About 1,300 light-years from Earth, the GW Orionis system is located in the constellation Orion. It consists of young stars surrounded by a protoplanetary disk. They circle around each other closely, and the third circle both. However, what caught the attention of astronomers most is the disk. And not only because of its unusual shape, but also because of the possibility of being in it A planet revolving around three stars.
The atypical disc consists of three concentric circles. Neither of them matches the orbit of any of the stars, and the outer portion of them does not even match both inner disks. It tilts and sways unusually as it orbits the stars.
Scientists from the United States, Canada, Australia and the United Kingdom looked at GW Orionis to find out why the protoplanetary disk was split into three distinctly separate parts. Observed disk gaps could be caused by the motion of the stars that surround them. However, when scientists modeled what was happening in the considered system, it turned out that the influence of the stars would not have led to such a disintegration of the disk. According to scientists, a possible explanation for the existence of a disk with such an unusual shape and parameters is the presence of one or more massive planets formed in GW Orionis.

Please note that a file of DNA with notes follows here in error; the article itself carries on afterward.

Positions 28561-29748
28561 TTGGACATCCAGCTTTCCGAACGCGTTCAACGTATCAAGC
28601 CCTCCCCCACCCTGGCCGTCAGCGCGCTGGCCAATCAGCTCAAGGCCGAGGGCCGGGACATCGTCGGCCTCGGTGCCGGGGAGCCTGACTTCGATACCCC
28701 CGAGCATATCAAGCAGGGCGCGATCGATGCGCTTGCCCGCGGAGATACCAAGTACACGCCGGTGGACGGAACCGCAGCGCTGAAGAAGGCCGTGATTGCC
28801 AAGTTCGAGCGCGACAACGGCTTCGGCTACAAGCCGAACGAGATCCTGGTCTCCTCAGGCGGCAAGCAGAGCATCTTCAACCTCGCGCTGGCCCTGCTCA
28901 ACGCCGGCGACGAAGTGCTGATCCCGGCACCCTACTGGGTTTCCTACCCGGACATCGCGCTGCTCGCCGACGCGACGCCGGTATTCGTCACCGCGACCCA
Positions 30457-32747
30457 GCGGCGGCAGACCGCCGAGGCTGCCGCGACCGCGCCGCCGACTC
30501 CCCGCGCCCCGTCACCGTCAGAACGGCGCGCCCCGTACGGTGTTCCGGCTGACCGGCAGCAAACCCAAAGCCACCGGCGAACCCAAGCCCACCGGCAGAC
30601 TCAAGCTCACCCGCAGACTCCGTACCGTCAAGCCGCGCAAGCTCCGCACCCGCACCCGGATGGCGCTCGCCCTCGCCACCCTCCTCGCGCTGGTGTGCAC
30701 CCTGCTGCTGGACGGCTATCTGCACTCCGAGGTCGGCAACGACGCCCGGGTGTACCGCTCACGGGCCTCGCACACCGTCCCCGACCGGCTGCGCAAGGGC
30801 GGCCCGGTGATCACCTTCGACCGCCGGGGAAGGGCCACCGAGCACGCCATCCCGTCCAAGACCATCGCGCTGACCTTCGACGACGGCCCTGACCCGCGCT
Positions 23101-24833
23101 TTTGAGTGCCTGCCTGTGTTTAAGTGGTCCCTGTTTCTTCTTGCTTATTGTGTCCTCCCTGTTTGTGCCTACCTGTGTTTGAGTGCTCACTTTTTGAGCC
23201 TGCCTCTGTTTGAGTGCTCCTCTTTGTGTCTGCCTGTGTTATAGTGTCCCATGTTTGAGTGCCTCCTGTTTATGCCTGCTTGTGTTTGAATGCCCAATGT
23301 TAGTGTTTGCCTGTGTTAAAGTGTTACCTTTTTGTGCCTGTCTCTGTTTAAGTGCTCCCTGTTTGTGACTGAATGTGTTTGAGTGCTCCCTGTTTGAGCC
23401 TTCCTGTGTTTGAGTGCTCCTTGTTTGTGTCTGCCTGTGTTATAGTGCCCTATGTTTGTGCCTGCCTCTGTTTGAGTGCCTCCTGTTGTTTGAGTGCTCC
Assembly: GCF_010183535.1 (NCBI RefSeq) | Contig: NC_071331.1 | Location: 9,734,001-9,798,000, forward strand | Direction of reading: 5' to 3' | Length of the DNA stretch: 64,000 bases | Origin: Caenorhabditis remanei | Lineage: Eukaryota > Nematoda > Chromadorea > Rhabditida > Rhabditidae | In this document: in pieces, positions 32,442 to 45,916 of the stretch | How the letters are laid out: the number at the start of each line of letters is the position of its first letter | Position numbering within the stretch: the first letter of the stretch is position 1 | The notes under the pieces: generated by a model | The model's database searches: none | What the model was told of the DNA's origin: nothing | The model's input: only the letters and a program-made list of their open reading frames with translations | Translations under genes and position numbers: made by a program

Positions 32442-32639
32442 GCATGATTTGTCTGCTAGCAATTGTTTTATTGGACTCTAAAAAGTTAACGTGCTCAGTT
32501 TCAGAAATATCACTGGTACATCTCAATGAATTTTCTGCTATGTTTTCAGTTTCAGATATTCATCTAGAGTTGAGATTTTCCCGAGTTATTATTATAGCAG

Scientists report that although we know of more than 30 triple star systems in which planets are located, there is no planet that simultaneously orbits three stars. This may be the case in GW Orionis. If there is indeed a planet or planets orbiting all three, they should be sought within 100 astronomical units from the center of the system (1 AU is the average distance between the Earth and the Sun). The same stars in GW Orionis are very close to each other. The mentioned pair is only 1 AU away, and the third star orbits the 8 AU pair from the center of the system.
Scientists note that finding planets in a complex system like GW Orionis will not be easy. In either case, further observations of this system are needed.
The search is described in detail in the pages Monthly Notices of the Royal Astronomical Society.
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